Human papillomavirus is one of the causes of verruca vulgaris—common warts that are spread through surface contact. Molluscum contagiosum is a less common viral infection—caused by skin-on-skin contact with others—that appears on the hands and feet, other exposed areas, and the genital area. Swimmers and people who are immunocompromised are more susceptible to widespread warts on the body.
Warts can be harmful in two types of circumstances. People with immune deficiencies may have warts all over the body. Some people also experience chronic warts on the hands and feet that can lead to cancer, but this is very unusual. When molluscum causes the warts, they appear where skin has contacted warts on another person or where a person has been scratching. Warts are usually spread through lacerations or disruptions in the skin; be aware of these areas and avoid contact.
You can treat warts at home with salicylic-acid plasters, solutions, and releasing gels. Vitamins and minerals that strengthen the immune system can also assist in wart prevention. The type of vitamins and supplements I recommend depends on the case. Vitamin A can be effective, but excessive use (50,000 IU daily for months) can cause side effects, including headaches, blurry vision, bone aches, and fatigue, particularly in pregnant women. Recommended dose is 5,000 IU per day.
–Alan Dattner, MD, founder of Holistic Dermatology, New Rochelle, New York
Warts occur in children primarily on the fingers and soles of the feet. Most warts are spread through breaks in the skin because the skin acts as a barrier, and breaks in the skin are an invitation for bacterial and viral particles to get in and set up shop.
In most cases, warts will go away on their own, but it may take months. Patience is the single most important “treatment.” Parents and children should not pick at or shave off the wart, which renders it more susceptible to infection. Generally, I recommend leaving the wart alone and letting it run its course. Exceptions to this are painful warts on the soles of the feet, which can affect the child’s gait. In this case, there are several different treatments. The one that I recommend is cryotherapy, or freezing the wart with liquid nitrogen. Cauterization, or burning the wart, is another treatment.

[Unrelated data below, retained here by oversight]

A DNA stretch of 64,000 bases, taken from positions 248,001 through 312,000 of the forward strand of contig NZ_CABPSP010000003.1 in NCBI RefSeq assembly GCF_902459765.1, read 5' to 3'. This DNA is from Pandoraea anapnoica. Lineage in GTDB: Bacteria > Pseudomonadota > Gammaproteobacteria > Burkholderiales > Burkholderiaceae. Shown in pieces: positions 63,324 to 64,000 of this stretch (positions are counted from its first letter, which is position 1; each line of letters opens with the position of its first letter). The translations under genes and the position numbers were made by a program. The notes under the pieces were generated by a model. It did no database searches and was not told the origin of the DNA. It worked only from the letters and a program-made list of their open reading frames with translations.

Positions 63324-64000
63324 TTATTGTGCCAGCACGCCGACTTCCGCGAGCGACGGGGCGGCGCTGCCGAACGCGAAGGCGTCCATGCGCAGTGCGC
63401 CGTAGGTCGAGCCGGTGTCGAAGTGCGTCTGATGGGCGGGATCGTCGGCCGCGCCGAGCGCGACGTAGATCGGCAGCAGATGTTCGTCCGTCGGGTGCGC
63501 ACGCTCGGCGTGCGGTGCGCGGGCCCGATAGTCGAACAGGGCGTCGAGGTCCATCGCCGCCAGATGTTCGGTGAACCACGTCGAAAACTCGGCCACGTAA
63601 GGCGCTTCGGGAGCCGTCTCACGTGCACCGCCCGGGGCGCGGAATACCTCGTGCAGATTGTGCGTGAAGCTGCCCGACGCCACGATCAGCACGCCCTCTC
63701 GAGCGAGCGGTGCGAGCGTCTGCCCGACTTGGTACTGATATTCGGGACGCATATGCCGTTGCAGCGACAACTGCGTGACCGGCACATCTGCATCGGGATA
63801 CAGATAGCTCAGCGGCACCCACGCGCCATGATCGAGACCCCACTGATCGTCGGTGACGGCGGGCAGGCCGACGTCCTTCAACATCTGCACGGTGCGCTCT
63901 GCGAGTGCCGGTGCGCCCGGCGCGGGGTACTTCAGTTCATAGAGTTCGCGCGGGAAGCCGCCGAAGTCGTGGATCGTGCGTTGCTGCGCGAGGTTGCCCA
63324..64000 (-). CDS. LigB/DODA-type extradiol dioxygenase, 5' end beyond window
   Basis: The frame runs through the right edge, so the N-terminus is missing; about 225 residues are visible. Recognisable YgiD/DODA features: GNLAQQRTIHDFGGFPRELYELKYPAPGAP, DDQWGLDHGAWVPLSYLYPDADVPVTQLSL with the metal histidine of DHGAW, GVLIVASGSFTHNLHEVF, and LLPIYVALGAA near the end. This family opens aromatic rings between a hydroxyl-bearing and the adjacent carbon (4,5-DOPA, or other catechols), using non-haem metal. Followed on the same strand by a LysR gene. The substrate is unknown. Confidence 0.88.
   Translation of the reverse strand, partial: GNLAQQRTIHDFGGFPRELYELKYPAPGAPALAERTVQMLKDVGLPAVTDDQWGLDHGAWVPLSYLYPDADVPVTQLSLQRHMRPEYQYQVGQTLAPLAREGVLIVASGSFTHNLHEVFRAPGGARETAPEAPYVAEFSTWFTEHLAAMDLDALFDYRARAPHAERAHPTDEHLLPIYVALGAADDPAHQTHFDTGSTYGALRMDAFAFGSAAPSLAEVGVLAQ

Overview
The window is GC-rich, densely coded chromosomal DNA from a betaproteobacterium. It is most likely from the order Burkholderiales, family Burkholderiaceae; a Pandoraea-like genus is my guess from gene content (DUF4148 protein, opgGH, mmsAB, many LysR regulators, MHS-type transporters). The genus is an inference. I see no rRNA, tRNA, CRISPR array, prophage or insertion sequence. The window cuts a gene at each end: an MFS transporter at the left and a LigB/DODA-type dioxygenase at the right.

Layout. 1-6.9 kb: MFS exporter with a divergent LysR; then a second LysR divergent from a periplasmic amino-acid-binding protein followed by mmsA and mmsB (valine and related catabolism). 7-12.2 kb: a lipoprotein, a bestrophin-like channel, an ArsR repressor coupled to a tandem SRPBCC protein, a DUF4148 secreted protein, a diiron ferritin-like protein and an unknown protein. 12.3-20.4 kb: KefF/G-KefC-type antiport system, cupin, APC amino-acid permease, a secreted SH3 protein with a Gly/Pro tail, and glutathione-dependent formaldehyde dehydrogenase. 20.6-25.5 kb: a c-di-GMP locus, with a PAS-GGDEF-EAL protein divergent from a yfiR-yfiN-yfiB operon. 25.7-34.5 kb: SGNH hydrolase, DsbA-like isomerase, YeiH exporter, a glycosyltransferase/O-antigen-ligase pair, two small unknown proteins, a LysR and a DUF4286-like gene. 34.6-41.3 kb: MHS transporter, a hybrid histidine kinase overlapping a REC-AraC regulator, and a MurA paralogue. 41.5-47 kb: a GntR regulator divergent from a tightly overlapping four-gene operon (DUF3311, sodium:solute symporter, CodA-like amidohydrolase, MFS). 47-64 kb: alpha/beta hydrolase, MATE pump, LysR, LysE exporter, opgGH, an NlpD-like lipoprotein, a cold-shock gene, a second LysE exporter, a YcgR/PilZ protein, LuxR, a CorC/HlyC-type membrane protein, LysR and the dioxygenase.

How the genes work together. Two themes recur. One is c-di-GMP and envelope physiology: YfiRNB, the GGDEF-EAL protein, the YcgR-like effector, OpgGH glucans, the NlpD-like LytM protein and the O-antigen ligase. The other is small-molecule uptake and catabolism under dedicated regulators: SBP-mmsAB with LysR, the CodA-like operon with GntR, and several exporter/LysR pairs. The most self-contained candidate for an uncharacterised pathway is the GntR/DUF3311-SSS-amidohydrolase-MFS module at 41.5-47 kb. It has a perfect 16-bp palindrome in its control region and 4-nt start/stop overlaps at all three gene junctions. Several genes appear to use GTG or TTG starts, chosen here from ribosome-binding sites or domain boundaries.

While there is no way to prevent warts, you can avoid the spread of them by not picking at them and by wearing flip-flops in public or shared showers.
–Charlotte Cowan, MD, Pediatrician at Massachusetts General Hospital, author of the Dr. Hippo children’s book series; drhippo.com
Warts are viral, so they tend to pop up when we are stressed, as a cold sore might, but they are much harder to get rid of. Garlic is a classic herbal remedy: Put a small piece of fresh garlic on the wart and secure it there with a bandage. Do this daily and follow through until the wart is gone, which can take up to several months.
I also recommend using greater celandine, a member of the Ranunculacae family that is used as a topical treatment for certain skin conditions. It can take up to three months to get rid of a wart that’s been there for a while, but daily or twice per day applications of a drop of the tincture to the wart can be very successful. Pregnant women should avoid use. The earlier you start treatment after noticing a wart, the faster it will work, but it can still be effective when the wart has been there for a longer time.
For wart prevention, reduce stress, clean up the diet, and strengthen the immune system by avoiding sugar and wheat. Nettle tea (an infusion) is the least expensive way to boost the immune system. The tea is made from nettle leaves and is high in vitamins A, B, D, and K, iron, carotene, magnesium, chromium, potassium, and zinc.
–Susan Mead, MH, Fort Collins, Colorado; susanemead.com